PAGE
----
Biggest ever stock market float by a British company: Arrival’s valuation hits £9.5bn as the electric vehicle maker lists on America’s Nasdaq
- Arrival shares started trading on the Nasdaq yesterday at $22 each
- That gives the electric vehicle company a valuation of around $13.6bn (£9.5bn)
- It’s the biggest ever float for a UK company, according to data
- Arrival was founded in 2015 by Denis Sverdlov – a former Russian politician
London-based electric bus maker Arrival has made its debut on the New York stock exchange in the biggest ever float for a British company.
The start-up, which has yet to start production of its vehicles and hasn’t turned a profit, listed on the Nasdaq at $22 per share yesterday, valuing it at roughly $13.6billion (£9.5billion).
This is higher than Deliveroo, which is seeking a valuation of up to $12.2billion at the end of this month, and surpasses the previous record of $11.4billion for Granada Media in 2000 – making Arrival’s float the biggest ever for a UK company, according to data from Dealogic.
Coming soon: Arrival has yet to build its first electric vehicle and has yet to turn a profit
Arrival, which was founded in 2015, is the latest of a raft of businesses to take advantage of so-called ‘SPACs’ as a way to gain a listing on a public exchange.
SPACs, or blank-cheque companies, are acquisition vehicles that list and then hunt for private businesses to buy and bring to the stock market. Arrival merged with one of such SPACs – New York-based CIIG – in order to float.
A record number of SPACs floated last year, particularly in the US, although exchanges elsewhere are keen to jump on the bandwagon.
UK officials are considering overhauling the listing rules to make it easier for Spacs to float in London – although the boss of the London Stock Exchange, David Schwimmer, recently warned that investors risk getting burned by putting their money into SPACs.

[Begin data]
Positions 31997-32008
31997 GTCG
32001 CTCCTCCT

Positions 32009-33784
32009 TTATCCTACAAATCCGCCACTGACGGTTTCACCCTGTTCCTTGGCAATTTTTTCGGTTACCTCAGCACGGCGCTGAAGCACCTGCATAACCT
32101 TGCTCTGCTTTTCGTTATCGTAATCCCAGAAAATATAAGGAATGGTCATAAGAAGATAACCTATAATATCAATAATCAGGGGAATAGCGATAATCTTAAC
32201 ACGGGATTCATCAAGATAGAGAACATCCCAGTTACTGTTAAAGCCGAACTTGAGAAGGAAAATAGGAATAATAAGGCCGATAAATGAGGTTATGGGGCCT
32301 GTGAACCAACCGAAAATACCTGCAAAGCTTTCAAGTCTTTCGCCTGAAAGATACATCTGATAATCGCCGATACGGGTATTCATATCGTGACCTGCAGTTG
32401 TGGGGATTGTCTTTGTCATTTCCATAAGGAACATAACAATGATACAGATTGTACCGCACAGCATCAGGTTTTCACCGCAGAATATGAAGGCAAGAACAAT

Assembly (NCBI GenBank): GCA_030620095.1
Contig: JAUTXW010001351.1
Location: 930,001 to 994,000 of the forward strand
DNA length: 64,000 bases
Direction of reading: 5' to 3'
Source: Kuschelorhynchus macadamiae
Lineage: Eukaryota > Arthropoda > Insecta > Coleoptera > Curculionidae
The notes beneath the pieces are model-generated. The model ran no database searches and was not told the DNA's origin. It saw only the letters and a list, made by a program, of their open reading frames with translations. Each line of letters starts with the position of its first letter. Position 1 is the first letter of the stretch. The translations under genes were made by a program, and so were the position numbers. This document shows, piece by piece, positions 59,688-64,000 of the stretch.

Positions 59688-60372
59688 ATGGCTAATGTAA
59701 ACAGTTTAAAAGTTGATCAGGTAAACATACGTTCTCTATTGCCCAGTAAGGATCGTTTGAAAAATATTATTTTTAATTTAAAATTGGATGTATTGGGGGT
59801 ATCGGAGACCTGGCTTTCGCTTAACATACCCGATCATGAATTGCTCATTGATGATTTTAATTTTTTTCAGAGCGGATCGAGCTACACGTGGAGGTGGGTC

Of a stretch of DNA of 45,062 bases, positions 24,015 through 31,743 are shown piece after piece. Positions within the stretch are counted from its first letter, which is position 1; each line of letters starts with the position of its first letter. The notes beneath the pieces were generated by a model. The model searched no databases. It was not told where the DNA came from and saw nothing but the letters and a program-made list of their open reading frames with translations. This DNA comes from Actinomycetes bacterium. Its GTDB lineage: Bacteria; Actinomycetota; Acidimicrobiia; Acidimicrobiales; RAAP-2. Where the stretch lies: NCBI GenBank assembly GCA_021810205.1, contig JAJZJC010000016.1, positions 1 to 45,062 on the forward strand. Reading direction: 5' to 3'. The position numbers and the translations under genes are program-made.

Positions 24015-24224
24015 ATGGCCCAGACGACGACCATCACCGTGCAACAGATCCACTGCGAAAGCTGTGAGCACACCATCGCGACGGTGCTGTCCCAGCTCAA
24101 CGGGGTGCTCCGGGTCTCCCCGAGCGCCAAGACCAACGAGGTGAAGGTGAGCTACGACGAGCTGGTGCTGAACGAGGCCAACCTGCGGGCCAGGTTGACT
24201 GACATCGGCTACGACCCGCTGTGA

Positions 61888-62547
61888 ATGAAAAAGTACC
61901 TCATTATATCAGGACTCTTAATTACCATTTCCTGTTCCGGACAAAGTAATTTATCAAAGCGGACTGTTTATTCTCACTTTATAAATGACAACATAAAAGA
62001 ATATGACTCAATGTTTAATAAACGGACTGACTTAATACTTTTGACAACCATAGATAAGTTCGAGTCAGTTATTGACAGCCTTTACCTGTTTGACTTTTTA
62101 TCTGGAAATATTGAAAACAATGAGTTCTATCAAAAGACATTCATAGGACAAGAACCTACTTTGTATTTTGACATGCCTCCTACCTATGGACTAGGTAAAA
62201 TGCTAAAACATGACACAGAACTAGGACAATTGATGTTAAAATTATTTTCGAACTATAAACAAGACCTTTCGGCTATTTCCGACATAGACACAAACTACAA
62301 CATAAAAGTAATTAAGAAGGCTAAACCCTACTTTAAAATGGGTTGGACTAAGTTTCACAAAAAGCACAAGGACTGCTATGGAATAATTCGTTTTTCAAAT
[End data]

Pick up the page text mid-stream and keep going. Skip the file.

Arrival has raised around $660million through the public offering to ramp up delivery of its electric vehicles and expand its global network of ‘microfactories’, which are ‘rapidly scalable and enable decentralized production’.
The company, which currently has one microfactory in Bicester, Oxfordshire, and another two in the US, said it will road-test its vans this summer and its buses in autumn.
That means it aims to start producing electric buses by the end of the year and vans by the third quarter of next.
In line for a windfall: Sverdlov owns more than 76% of Arrival through his holding company Kinetik, a stake worth $10.4bn at yesterday’s opening price
It said there has been ‘strong interest’ in its vehicles, having struck a deal to provide up to 10,000 electric vehicles to courier UPS.
It expects to make $1billion in revenues next year, but that to increase to a whopping $14billion by 2024 and to become profitable in 2023.
Arrival, which employs 1,800 people across the UK, US and Germany, has received financial backing by South Korean car makers Kia and Hyundai, as well as US asset manager BlackRock.
Founder and chief executive Denis Sverdlov – a former deputy telecoms minister of Russia – said: ‘We believe that all vehicles will soon be electric, because it is better for people, the planet and business.
‘Arrival’s invention of a unique new method to design and produce vehicles using local Microfactories makes it possible to build highly desirable yet affordable electric vehicles – designed for your city and made in your city.
‘Going public is an opportunity that will allow us to continue to scale globally, bringing these products to more and more cities and people.’
Sverdlov owns more than 76 per cent of Arrival through his holding company Kinetik, a stake worth $10.4billion at yesterday’s opening price.
High expectations: Arrival expects to make $1billion in revenues next year, but that to increase to a whopping $14billion by 2024 and to become profitable in 2023